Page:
https://harshdivya.wordpress.com/2012/10/26/the-uses-of-the-present-tense-in-headlines-and-past-tense-in-news-reports/
https://en.wikipedia.org/wiki/Historical_present
https://archive.nytimes.com/www.nytimes.com/learning/general/weblines/521.html

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  • Thank you for your heeding me question (I really don't understand why the moderators persistently would not like questions on grammar that may seem useful for many non-native linguistics studying students). In my perception the time referred to lies in the demesne of the past, i.e. "outlets reported (2 days ago, for example - Simple Past here) that one of the Taliban leaders had died (3-4-5...days ago - Past Perfect)" - it's OK for me. I can't twig what time sphere "have prompted" (Present Perfect) belongs to.
    – Eugene
    Sep 15 at 8:31
  • I could easily perceive Past Perfect here because a spokesperson had been prompted and began to deny. The fact of his [a spokesperson] having been prompted obviously took (or had been taking) place before the outlets reported.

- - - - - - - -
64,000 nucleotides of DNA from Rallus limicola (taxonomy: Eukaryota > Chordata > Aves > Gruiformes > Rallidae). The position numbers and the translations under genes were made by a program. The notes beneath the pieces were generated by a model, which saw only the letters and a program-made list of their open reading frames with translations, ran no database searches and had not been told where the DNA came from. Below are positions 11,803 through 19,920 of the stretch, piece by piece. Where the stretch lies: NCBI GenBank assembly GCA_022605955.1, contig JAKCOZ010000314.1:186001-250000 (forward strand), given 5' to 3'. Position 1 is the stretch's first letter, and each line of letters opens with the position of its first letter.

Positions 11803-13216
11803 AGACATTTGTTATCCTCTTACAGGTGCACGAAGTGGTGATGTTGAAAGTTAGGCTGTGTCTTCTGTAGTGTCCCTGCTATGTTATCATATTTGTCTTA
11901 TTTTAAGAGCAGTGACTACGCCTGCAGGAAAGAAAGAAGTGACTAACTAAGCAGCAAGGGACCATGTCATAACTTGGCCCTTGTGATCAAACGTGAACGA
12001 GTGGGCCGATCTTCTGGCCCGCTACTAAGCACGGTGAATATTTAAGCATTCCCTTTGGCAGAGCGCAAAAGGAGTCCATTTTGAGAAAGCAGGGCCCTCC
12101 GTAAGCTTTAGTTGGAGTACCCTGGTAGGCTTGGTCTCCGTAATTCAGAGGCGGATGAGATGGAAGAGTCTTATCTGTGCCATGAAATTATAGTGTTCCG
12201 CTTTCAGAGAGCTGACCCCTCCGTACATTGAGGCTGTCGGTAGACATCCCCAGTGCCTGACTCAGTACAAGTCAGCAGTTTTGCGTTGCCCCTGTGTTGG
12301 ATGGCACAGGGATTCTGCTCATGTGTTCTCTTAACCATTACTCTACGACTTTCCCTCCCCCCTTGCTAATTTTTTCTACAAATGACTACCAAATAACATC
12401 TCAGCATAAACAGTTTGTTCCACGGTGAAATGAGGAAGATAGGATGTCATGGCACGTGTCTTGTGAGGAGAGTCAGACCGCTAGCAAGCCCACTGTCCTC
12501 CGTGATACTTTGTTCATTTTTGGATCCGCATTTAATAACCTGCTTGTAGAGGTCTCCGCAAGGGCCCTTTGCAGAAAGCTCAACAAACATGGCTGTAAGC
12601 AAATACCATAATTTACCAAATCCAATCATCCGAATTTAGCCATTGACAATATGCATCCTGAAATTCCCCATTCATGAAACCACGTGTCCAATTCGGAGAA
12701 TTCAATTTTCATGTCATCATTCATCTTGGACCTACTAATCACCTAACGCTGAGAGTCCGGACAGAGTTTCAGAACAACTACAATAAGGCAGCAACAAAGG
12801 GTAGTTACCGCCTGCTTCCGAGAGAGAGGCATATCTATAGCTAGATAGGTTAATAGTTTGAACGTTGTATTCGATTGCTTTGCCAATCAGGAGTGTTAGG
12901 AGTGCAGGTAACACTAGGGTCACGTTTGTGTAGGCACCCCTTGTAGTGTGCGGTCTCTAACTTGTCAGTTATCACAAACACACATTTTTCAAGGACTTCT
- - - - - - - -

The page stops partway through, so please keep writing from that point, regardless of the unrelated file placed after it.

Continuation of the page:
– Eugene
    Sep 15 at 8:35
  • OK, I will update the answer including your assumed timelines; Hope that helps you to make sense out of that sentence.
    – Prem
    Sep 15 at 8:41
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    Thank you really. The origin of my question lies in the fundamental Grammars from which we know that, furthermore, Pres.Perfect denotes recurrent actions in a past time lapse. That is why I took in the construction "The disappearances of two top Taliban figures from public view have prompted a spokesperson to deny..." as if the spokesperson had been prompted not once or twice (for ten times in an hour, for example).
    – Eugene
    Sep 15 at 9:47
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    You should look more into the News Paper tenses and things should become clear. It seems you are wondering about two Core Issues: (1) "Prompted" should be taken to mean "Motivated", which may have happened just once and not necessarily repeatedly & (2) Present tense "have Prompted" should be Past tense "had Prompted", which is because of Historical Present or News Paper tenses.
    – Prem
    Sep 15 at 13:36